Unlike other platforms, LinkedIn offers a Metropolitan Area option. Generally speaking, the Metropolitan Area categories are larger and more widespread than the city categories. 

For example, targeting Buffalo will deliver impressions to 270,000+ users (with no additional targeting applied). Comparatively, targeting the entire Buffalo-Niagara region – which extends through Niagara Falls, New York – will deliver impressions to 480,000+ users. 

If I could show you a map, I would. Unfortunately, LinkedIn does not utilize any visual representation of location targeting in Campaign Manager. 

So with that said, what location categories can you target? 

  • Country
  • State
  • Metropolitan Area
  • City
  • County

What is LinkedIn Ads Profile Language Targeting?

If you’re interested in reaching profiles of different languages, this is the spot for you! We’ve used this previously to reach English profiles in countries outside of the USA, but this can work really well to target the local language of your home country. It is also great for targeting alternate languages in regions that have more than one official language.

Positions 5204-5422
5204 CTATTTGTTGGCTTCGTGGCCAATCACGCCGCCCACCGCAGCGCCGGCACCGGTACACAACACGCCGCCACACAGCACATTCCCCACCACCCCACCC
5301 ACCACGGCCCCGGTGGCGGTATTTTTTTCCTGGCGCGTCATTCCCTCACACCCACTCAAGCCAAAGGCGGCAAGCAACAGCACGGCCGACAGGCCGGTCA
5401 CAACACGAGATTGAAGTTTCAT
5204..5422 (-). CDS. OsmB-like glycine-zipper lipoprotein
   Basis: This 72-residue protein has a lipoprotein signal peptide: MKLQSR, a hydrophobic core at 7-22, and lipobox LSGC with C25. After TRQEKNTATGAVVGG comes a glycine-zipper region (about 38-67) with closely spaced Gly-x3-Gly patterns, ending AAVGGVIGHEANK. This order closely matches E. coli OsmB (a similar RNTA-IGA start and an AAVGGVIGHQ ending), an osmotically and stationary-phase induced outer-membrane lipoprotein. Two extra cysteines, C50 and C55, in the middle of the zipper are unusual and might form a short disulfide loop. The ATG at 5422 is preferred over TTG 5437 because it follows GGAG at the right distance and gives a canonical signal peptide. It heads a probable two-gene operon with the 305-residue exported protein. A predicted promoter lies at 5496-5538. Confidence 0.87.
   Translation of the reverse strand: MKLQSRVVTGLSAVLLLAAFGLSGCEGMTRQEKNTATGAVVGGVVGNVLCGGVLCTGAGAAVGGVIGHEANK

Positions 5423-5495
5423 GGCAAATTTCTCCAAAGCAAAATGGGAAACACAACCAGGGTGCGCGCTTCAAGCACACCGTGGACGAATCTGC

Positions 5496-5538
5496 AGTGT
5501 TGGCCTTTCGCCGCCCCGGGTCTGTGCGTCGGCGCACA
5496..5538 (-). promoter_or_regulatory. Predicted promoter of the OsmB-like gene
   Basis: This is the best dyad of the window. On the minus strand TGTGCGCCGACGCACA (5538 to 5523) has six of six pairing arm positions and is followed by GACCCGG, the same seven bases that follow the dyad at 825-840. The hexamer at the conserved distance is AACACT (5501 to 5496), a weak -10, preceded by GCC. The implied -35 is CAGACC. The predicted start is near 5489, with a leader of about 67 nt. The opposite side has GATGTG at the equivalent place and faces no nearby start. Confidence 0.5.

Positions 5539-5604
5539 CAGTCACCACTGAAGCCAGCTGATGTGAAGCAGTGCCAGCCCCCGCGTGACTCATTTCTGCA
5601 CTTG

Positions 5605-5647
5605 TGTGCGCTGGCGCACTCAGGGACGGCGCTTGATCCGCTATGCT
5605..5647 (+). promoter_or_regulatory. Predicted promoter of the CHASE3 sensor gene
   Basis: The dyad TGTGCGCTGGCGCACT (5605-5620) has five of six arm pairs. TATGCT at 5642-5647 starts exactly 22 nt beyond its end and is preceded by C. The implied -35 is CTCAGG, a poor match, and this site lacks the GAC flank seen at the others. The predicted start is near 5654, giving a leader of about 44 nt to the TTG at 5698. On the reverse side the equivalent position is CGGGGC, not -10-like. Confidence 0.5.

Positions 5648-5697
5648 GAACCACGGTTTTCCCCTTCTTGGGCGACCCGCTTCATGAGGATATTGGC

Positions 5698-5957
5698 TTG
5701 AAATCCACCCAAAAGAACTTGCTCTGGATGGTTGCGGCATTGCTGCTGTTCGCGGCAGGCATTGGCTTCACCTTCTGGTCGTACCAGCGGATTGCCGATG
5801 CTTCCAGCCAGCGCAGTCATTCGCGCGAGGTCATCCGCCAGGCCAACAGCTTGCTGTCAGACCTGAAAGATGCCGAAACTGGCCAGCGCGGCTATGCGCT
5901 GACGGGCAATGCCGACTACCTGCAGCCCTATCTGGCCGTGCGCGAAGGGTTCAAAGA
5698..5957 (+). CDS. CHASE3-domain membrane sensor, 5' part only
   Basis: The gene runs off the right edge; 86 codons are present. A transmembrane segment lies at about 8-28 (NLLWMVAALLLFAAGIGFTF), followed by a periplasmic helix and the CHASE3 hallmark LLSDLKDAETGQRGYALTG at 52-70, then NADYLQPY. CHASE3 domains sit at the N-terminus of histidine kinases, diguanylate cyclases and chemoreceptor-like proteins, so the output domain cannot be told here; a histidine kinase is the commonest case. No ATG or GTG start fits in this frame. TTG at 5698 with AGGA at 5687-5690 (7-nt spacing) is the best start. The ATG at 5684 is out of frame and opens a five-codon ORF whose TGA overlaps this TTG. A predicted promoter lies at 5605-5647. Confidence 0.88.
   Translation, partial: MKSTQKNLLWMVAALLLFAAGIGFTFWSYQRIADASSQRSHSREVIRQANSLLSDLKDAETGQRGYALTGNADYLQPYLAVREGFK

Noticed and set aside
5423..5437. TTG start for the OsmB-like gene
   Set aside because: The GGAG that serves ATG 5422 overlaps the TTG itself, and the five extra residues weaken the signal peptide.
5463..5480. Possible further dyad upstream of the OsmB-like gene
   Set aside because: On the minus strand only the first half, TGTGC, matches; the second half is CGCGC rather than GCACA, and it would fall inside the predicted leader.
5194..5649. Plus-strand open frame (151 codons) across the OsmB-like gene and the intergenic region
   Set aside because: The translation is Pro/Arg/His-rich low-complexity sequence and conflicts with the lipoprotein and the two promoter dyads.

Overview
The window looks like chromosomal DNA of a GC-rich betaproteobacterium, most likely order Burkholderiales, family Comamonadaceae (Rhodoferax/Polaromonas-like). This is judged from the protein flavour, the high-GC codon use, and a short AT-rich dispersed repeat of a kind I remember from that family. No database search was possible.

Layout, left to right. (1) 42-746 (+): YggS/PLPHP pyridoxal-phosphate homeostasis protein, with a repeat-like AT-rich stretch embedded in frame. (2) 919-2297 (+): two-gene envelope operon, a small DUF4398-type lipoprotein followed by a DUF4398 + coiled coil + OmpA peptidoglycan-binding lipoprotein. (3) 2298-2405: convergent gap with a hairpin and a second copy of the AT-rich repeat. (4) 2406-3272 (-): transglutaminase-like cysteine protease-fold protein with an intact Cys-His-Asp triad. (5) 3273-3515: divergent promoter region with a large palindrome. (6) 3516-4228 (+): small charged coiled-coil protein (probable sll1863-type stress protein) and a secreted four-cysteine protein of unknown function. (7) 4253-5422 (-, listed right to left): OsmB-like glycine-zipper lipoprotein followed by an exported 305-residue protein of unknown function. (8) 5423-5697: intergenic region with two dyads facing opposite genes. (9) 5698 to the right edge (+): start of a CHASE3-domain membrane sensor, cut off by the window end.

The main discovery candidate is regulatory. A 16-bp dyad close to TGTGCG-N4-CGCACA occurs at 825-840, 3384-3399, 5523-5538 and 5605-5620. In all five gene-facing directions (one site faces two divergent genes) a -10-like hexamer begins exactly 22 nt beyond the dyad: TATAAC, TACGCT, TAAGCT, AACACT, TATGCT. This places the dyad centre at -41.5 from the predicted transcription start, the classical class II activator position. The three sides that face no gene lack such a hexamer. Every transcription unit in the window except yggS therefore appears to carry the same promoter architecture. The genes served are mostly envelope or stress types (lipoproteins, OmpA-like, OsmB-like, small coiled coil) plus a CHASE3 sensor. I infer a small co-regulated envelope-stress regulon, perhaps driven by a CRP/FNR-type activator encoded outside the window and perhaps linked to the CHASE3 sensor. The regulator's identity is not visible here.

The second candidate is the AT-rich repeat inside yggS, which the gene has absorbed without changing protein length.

Note: you can only target one language per campaign, just be careful that your ad copy matches your language selection!

Currently, the language options are: 

  • Czech
  • Danish
  • Dutch
  • English
  • French
  • German
  • Indonesian
  • Italian
  • Japanese
  • Korean
  • Malaysian
  • Norwegian
  • Polish
  • Portuguese
  • Romanian
  • Russian
  • Spanish
  • Swedish
  • Turkish

What is LinkedIn Ads Company Targeting?

Company targeting allows you to tell LinkedIn to show your ads to users based on the company they currently work for, as specified in their LinkedIn profile. 

Company category Advertisers can serve impressions to users who work for companies that are members of the following publication and editorial lists:

  • Forbes World’s Most Innovative Companies
  • Fortune 100 Fast-Growing Companies (Worldwide)
  • Fortune 500 (US only)
  • Fortune Global 500 (Worldwide)
  • LinkedIn News Editors’ Top Companies (this one repeats for several countries)

Note: if you target by company category, you cannot narrow (use “and” section) with company names. 

Company connections – This option allows advertisers to serve impressions to 1st-degree connections of users who work for the company the advertiser selects. So, if you use company connections targeting for Cypress North, any user who is a first degree connection of a Cypress North employee would be eligible to see your ads. This only works with companies that are 500+ in size, but could be a valuable prospecting option when built from a list of current high-revenue customers.